We recognise that fostering services may want to bring in more foster carers to help build capacity within their services in case of additional demand at this time. In order to assist fostering providers to do this, we have amended parts of the regulatory framework, as described in the Explanatory Memorandum to the Adoption and Children (Coronavirus) Regulations 2020, which are available here: http://www.legislation.gov.uk/uksi/2020/445/pdfs/uksiem_20200445_en.pdf.

These allow different parts of the assessment to be undertaken simultaneously, avoiding unnecessary delays. However, the information required in assessing potential foster carers has not been changed nor have the expectations around the preparation of approved foster carers, prior to their first placement.

1st May 2020
To ask the Secretary of State for Education, whether the Government's agreement with Edenred for the provision of the free school meal voucher scheme contains an exclusivity clause which prevents his Department engaging alternative or additional suppliers.

As both my right hon. Friends the Prime Minister and Chancellor of the Exchequer have made clear, the government will do whatever it takes to support people affected by COVID-19.

We are encouraging schools to use existing catering arrangements to provide meals or food parcels to pupils who are eligible for free school meals while they are staying at home. Where this is not possible, the Department for Education has developed a national voucher scheme as an alternative.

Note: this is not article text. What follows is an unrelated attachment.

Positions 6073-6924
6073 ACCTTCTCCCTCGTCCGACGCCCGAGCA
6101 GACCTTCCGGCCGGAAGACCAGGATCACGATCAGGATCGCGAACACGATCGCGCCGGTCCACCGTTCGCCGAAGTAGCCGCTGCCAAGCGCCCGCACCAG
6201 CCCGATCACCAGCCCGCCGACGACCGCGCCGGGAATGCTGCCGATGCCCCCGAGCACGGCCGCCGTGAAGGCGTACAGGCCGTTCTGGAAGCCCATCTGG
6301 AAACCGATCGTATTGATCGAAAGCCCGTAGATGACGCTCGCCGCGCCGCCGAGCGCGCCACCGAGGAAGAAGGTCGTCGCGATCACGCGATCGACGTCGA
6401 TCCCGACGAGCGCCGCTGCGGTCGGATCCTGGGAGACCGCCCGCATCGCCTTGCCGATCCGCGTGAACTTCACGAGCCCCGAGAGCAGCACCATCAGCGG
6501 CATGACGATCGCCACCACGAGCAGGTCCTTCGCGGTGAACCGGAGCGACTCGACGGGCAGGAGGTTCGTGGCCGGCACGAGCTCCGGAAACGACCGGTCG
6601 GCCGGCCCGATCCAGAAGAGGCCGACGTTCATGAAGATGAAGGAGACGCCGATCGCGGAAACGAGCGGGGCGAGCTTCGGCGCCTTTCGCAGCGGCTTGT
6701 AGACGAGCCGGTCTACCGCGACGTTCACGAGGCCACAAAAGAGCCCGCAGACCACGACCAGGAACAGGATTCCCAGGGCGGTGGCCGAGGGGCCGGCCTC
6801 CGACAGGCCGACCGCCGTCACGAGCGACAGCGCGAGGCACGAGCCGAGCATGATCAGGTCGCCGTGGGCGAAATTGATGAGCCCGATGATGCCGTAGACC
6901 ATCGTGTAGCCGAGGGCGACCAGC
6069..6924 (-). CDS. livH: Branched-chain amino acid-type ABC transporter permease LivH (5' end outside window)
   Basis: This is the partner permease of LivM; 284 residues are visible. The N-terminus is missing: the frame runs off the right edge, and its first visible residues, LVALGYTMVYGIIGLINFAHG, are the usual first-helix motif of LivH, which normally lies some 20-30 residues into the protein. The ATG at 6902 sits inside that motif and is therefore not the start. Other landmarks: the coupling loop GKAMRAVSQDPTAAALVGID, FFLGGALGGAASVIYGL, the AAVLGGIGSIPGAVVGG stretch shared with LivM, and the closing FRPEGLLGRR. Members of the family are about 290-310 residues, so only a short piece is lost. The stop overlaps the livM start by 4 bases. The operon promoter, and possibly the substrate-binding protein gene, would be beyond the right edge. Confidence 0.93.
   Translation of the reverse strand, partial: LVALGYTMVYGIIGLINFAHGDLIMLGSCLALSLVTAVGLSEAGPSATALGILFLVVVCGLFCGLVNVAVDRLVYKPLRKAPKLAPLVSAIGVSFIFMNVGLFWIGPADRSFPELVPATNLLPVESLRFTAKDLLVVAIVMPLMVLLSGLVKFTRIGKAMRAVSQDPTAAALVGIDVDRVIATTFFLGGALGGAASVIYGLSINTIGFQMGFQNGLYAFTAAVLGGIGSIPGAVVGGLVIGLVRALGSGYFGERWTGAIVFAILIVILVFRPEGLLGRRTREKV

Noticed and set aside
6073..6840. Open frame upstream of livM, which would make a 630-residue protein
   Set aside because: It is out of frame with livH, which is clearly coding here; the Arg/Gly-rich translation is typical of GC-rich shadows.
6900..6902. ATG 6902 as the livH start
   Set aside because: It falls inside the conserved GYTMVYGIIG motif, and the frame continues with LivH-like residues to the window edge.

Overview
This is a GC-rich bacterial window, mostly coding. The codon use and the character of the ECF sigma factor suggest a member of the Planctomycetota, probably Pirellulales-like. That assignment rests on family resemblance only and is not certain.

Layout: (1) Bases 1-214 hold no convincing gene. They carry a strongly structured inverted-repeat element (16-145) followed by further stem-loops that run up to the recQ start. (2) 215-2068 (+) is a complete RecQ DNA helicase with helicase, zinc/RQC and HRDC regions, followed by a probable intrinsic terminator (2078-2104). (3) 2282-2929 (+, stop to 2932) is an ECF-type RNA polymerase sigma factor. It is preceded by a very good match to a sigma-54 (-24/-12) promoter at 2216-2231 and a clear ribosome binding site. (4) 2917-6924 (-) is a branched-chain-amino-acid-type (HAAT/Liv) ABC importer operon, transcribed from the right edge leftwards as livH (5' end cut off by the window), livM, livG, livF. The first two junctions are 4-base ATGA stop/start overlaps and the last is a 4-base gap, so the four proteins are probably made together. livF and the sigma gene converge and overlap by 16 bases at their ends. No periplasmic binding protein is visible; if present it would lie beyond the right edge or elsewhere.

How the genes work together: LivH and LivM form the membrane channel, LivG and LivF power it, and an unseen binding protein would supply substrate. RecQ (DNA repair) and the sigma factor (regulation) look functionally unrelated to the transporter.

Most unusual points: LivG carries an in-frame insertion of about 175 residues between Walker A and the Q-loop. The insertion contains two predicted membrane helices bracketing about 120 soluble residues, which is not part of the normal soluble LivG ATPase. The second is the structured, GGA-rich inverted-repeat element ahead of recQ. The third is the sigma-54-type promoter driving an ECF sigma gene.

The government’s contract agreement with Edenred for the provision of the free school meal voucher scheme does not include an exclusivity clause and we are able to engage with alternative or additional suppliers, should this be required. We have no plans to do this at this time.

Schools are best placed to determine what's most appropriate locally, and are free to make their own arrangements outside the national voucher scheme. Our guidance for schools sets out that they can be reimbursed for costs incurred where that scheme is not suitable for their families, including where none of the eight participating supermarkets have branches nearby.

These are rapidly developing circumstances; we continue to keep the situation under review and will keep Parliament updated accordingly.

13th Jun 2023
To ask the Secretary of State for Environment, Food and Rural Affairs, pursuant to the Answer of 12 June 2023 to Question 188243 on Horticulture: Peat, whether her Department plans to publish guidance to assist organisations in determining whether they qualify as professional growers.

Yes, as our legislative proposals are developed suitable guidance will be published in the normal way.